Creator of Knowledge
Information Resources Management Association
Advancing the Concepts & Practices of Information Resources Management in Modern Organizations

Digital Asset Management Concepts

Digital Asset Management Concepts
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Author(s): Ramesh Subramanian (Quinnipiac University, USA)
Copyright: 2009
Pages: 6
Source title: Encyclopedia of Information Science and Technology, Second Edition
Source Author(s)/Editor(s): Mehdi Khosrow-Pour, D.B.A. (Information Resources Management Association, USA)
DOI: 10.4018/978-1-60566-026-4.ch176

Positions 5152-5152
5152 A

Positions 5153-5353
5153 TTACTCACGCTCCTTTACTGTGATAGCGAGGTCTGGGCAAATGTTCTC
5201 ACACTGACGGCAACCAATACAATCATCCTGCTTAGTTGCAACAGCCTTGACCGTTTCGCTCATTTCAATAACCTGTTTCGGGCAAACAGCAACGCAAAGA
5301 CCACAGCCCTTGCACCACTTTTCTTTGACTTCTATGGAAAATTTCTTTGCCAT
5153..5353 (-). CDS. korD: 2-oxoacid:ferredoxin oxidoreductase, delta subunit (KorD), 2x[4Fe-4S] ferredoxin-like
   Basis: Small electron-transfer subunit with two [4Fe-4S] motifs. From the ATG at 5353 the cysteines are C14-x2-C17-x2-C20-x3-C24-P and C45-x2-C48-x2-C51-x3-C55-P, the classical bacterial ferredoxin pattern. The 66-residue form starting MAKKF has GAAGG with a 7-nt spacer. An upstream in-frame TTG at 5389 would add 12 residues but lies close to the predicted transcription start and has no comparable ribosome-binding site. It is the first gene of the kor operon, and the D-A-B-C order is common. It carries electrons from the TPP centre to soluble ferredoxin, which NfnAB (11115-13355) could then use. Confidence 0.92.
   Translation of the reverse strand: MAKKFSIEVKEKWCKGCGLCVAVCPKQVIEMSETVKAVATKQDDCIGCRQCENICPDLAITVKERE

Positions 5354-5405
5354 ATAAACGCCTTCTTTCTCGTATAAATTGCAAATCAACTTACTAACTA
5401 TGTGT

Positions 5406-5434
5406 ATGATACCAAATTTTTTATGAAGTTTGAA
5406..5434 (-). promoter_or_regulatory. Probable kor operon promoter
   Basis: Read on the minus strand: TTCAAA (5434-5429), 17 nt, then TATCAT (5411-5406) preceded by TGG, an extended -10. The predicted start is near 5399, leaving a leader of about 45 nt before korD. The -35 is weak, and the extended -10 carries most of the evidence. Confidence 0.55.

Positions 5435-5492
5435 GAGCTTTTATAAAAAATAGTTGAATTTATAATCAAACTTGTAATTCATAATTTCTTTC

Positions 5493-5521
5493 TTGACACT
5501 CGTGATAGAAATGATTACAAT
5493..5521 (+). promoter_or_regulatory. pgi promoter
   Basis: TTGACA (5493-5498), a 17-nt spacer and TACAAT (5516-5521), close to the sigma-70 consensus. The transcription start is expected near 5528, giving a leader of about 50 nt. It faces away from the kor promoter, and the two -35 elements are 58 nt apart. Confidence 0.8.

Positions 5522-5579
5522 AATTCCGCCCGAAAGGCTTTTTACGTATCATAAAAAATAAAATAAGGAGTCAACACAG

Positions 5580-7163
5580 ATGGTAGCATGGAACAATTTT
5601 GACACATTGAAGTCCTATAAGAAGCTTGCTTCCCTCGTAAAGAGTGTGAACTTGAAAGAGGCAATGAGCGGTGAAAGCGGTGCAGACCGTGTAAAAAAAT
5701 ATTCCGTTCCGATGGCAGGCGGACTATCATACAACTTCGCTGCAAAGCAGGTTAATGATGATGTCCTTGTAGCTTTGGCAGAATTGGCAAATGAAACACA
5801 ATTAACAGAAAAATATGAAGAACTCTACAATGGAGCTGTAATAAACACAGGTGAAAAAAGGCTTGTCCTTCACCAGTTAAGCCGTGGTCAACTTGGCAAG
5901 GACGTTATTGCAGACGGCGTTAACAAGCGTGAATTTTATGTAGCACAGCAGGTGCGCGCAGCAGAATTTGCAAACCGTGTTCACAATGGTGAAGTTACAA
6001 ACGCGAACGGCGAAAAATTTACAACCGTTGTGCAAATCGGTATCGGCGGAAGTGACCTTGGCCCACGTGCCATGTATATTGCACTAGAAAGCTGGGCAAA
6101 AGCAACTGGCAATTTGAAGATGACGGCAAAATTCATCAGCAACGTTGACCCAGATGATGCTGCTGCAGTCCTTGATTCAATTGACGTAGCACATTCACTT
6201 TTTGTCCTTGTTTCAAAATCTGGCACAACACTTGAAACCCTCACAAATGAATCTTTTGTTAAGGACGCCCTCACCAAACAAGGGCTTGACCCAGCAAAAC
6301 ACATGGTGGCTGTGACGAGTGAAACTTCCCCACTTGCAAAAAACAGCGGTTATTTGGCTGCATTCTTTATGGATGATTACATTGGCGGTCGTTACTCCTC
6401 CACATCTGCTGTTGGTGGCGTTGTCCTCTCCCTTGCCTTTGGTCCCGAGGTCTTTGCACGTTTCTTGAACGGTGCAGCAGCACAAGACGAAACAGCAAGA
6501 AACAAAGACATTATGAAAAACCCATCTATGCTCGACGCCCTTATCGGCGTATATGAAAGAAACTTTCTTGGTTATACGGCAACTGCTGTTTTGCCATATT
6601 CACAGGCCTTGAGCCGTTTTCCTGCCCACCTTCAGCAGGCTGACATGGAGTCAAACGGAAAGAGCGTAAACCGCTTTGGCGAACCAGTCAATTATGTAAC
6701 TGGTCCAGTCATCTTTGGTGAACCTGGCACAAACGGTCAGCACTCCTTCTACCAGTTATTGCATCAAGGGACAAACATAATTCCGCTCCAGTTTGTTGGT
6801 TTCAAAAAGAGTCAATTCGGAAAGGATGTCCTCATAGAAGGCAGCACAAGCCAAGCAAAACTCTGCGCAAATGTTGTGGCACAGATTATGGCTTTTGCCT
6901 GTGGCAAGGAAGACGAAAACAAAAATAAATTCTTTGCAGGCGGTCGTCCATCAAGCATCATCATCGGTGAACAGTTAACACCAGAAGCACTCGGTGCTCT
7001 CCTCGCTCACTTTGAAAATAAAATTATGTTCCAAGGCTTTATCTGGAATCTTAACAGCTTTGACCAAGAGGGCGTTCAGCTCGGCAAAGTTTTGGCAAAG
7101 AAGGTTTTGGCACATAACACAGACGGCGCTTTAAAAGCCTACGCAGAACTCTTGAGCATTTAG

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“DAM. Looks like something you might say if you couldn’t find a photograph you needed for a front-page story. But DAM—digital asset management—is actually designed to preempt such frustrated outbursts. In an age when oodles of media, including print, images, video and audio, are stored in computers rather than file cabinets, newspapers and other groups need a way to organize, manipulate and share those media quickly and easily.” (Grimes, 1998) Dramatic changes have occurred on the corporate front in the last few years, as more and more businesses have started to conduct commerce on the Internet. New business concepts and products are being developed on a daily basis. The accent is on speed, and changes occur quickly – daily, hourly or even minute-to-minute. Two major facets of these changes are: 1. Large amounts of data are created and stored in digitized forms in organizations, and 2. New “digital products” are created. As more and more information is created in electronic form, organizations are faced with the following problems: • The volume of digital data has become cumbersome to manage and reuse (Sharples, 1999). • Organizations have struggled to reduce cycle time, maintain brand consistency, and coordinate crossmedia publishing as well as one-to-one marketing efforts. • The number of digital assets that an organization may manage has exploded. • Gistics, a California-based research firm that has studied media asset management for several years, estimates that approximately 30% of all media assets in organizations are misplaced, and then reworked or duplicated. A 2001 Frost and Sullivan market indicator report by Subha Vivek forecasts tremendous future growth in the U.S. digital media management market (Vivek, 2001). The three market segments that will be affected represent the capture, storage and access, and distribution of digital media, respectively. The promise of digital asset management has attracted a lot of commercial enterprises and software research laboratories, and several products have been introduced commercially in the last few years. However, due to the “newness” of the field, there is not much academic research literature in the field. A good source of academic thought in this field can be found in the online proceedings of the Annenberg DAM Conference, held at the Annenberg School of Communication, University of Southern California in 1998 (Annenberg DAM Conference, 1998).

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